SALEM, Ore. -- High levels of hexavalent chromium have been found in soil and groundwater at the Salem-Keizer School District’s new Career Technical Education Center.
The chemical compound is best known as the carcinogen in the movie “Erin Brockovich,” which is based on a true story about contaminated drinking water in Hinkley, Calif.
The district has fenced off the contaminated areas and officials stress that occupants are not in danger.
“Initial testing before CTEC opened indicated that the center was safe for occupancy, and that is still the case,” Superintendent Christy Perry said in a letter sent to students and parents Wednesday.
This chemical can be dangerous in some situations, but in this case is being managed and does not pose a risk. -- Christy Perry, Superintendent of Salem-Keizer School District
“This chemical can be dangerous in some situations, but in this case is being managed and does not pose a risk,” Perry wrote.
Among the effects of hexavalent chromium exposure are cancer, skin and respiratory irritation, kidney damage, eye and nose irritation and damage, and skin problems.
The center, at 3501 Portland Road NE, was created as a public-private partnership between the school district and Mountain West Career Technical Institute. About 350 students and 22 staffers use the building.
The center opened in August 2015 in a 150,000-square-foot facility formerly occupied by Neilsen Manufacturing, which made precision sheet metal and electro-mechanical products. Hexavalent chromium was generated during chrome plating and chromating.
The building had been vacant for eight years. The land still is owned by Suntek Oregon LLC, which is run by the Neilsen family, according to the Marion County Assessor. Mountain West Career Technical Institute purchased the building in July 2014 for $3.6 million.
Mountain West Career Technical Institute is an assumed business name used by a for-profit company called Department of Mission Advancement. That company is owned by Salem developer Larry Tokarski’s Mountain West Investment Corporation.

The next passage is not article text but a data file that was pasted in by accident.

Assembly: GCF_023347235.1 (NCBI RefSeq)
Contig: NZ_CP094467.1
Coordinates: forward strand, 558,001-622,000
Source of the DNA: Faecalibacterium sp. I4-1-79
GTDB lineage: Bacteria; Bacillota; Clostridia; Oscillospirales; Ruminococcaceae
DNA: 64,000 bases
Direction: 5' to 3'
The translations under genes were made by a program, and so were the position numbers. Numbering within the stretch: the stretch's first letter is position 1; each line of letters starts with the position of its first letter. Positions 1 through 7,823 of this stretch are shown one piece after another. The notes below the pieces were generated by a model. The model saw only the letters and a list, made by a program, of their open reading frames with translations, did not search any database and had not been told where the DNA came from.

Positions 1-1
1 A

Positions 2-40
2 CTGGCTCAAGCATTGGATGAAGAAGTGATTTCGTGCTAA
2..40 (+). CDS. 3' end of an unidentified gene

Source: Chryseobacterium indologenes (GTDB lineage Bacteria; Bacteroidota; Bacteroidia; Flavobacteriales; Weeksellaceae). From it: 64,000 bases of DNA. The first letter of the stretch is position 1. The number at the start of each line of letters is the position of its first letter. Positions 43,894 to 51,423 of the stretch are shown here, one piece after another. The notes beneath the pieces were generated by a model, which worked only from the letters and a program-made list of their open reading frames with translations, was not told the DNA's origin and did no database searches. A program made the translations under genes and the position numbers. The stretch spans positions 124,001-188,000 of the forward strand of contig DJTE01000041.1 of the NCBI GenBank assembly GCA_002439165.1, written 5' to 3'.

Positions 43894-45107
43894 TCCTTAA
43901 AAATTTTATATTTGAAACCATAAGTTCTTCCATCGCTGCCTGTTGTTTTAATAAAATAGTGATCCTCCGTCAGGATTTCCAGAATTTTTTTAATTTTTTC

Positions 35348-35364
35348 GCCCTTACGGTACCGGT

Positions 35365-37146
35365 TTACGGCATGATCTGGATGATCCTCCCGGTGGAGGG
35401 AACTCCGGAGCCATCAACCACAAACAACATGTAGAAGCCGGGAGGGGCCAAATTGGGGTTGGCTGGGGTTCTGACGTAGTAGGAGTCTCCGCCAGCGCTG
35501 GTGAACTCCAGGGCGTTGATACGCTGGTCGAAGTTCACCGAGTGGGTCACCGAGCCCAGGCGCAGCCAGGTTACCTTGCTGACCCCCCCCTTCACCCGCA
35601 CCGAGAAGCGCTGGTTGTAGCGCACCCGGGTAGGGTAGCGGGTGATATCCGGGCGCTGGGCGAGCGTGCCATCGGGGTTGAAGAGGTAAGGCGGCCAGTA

The plan is to expand the center by about 20,000 square feet per year, adding additional programs and students. By 2020, the partnership hopes to have 10 to 14 programs and 45 staff members serving about 1,100 students.
Eventually, the property will be donated to the school district, although an exact plan for that has not been developed, district spokesman Jay Remy said.
The most recent testing, in August and September, was done as part of the expansion and transfer process, Remy said.
The district asked environmental consultant EVREN Northwest to review the results.
They show shallow soil and ground water have been contaminated with hexavalent chromium at levels that exceed the Oregon Department of Environmental Quality’s risk-based concentrations, the company wrote in a letter to the district this week.
Those include limits set for ingestion, skin contact and inhalation; for leaching to groundwater; and for ingestion and inhalation from tapwater.
Our initial feeling is that the site is safe for the kids and the workers there. -- Don Hanson, DEQ's acting environmental cleanup manager
However, groundwater isn’t and won’t be used for drinking, the consultant said. The area within the building where chromating took place has been physically walled off from the area used for classes. And most of the areas with impacted soil are covered by buildings or asphalt.
The area that isn’t covered could lead to exposure unless access is controlled, the company said. It recommended temporarily fencing the remaining area and eventually installing permanent fencing or capping the ground.
The testing company notified DEQ about the results Wednesday afternoon, said Don Hanson, DEQ’s acting environmental cleanup manager.
“Our initial feeling is that the site is safe for the kids and the workers there,” Hanson said.
The U.S. Environmental Protection Agency performed sampling at the site in the late 1980s, and said additional investigation might be warranted, Hanson said. DEQ did not do any testing.
“We didn’t prioritize it as a very high priority. We can’t work on every site all the time,” he said. “But that was all based on it being a metal plating shop. It wasn’t based on it being a school.”
An environmental site assessment would have been required if the district had purchased the property, Hanson said.
“This would have come up as a red flag,” he said.
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